Such is My Recollections

Contributed by: Mike Gilmartin

I served aboard the Johnston (DD-821) from May 1975 to July 1976. I reported as an Electricians Mate – Fireman. During my tenure aboard, I was promoted to EM3. I picked the ship up in Norfolk, where it was preparing for a yard period back in Philadelphia, then its home port. Shortly thereafter the ship participated in a gunnery exercise at Bloodsworth Island in the Chesapeake, which was followed by an ammo “offload” at Leonardo (Colts Neck), New Jersey. From approximately June 1975 through late winter 1976, the ship underwent overhaul alternating between Philadelphia NSY and a private shipyard, Bromfield, in East Boston. The overhaul winter—75/76—will be remembered as a cold and uncomfortable one by the crew. Among the sources of discomfiture was a lack of heating due to overhaul during a record cold snap.

The ship conducted a shakedown cruise out of Boston in the late winter (March 1976), during which she was took on minor water, as I recall, through a split seam in the aft deck—such was the sea state.

During the Bicentennial celebration the Johnston was pier side near the foot of Chestnut Street in Philadelphia and very near the spot where then President Gerald Ford landed. I will recall the day first because the crew was restricted to the ship on what appeared to be one of the great party days of American history and, second, because I had to stand deck watch with an M14 rifle—which I thought a little curious given our stateside locale.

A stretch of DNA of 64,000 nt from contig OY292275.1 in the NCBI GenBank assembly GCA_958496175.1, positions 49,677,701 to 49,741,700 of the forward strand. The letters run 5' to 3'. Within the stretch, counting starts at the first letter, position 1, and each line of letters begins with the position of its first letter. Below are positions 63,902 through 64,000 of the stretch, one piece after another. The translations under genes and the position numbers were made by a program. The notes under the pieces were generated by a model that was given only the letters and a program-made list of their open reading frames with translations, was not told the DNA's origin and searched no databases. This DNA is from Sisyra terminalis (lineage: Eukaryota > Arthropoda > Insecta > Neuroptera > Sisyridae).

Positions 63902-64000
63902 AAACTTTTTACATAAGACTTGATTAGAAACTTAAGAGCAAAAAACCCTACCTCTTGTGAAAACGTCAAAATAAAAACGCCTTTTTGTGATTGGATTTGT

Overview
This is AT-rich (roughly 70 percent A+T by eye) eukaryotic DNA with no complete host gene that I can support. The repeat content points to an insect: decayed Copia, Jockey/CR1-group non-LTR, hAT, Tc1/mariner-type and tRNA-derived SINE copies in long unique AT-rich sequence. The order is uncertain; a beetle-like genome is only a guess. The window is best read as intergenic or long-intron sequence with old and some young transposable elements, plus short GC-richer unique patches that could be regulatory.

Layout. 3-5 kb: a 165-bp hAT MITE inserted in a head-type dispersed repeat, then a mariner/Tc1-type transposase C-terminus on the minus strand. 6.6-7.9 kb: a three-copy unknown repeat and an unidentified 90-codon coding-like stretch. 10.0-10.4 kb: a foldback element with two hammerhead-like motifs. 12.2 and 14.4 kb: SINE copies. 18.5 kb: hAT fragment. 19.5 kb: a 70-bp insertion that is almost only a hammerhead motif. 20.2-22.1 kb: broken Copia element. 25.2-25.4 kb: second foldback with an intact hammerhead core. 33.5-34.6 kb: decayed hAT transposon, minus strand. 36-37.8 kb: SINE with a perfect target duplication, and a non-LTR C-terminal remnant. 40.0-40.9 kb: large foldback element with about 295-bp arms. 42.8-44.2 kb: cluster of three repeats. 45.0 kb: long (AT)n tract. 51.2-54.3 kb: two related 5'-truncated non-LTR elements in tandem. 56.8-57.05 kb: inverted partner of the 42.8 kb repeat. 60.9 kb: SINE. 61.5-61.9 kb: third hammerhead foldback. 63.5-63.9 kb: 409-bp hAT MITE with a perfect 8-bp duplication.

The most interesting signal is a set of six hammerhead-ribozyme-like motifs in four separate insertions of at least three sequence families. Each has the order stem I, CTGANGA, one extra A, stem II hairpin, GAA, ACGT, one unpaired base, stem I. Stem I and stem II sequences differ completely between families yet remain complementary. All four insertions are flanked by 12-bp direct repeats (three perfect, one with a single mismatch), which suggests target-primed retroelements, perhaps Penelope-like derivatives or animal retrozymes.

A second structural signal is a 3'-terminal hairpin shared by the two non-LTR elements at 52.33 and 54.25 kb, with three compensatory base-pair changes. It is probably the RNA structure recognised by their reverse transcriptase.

I transferred to the Richard L. Page (FFG-5) home ported in Norfolk, where I served out the remaining two years of my hitch participating in Med deployments.

The Johnston’s crew during the time that I was aboard her will be remembered as capable in that they held together a ship that was in an advanced state of aging, and for being quite spirited. I’ve always imagined them as being a little like a capable, yet defiant U Boat crew. They certainly looked the part. For sure, the “snipes” were convinced that the plant was one “light off” away from blowing up. The other big memory was six hour “Sea & Anchors” down the Delaware all the way to Cape May. That’s a long time in the rather remote forward diesel compartment. I took the opportunity to begin a short history of Vietnam (then an intellectual passion), which was subsequently foisted upon the officers in the Ward Room—it having been discovered by the XO on his rounds. I was good naturedly chastised by the Engineering Officer, Lt Dennis F. Daley—a history buff himself.

Anyway, such is my recollections.

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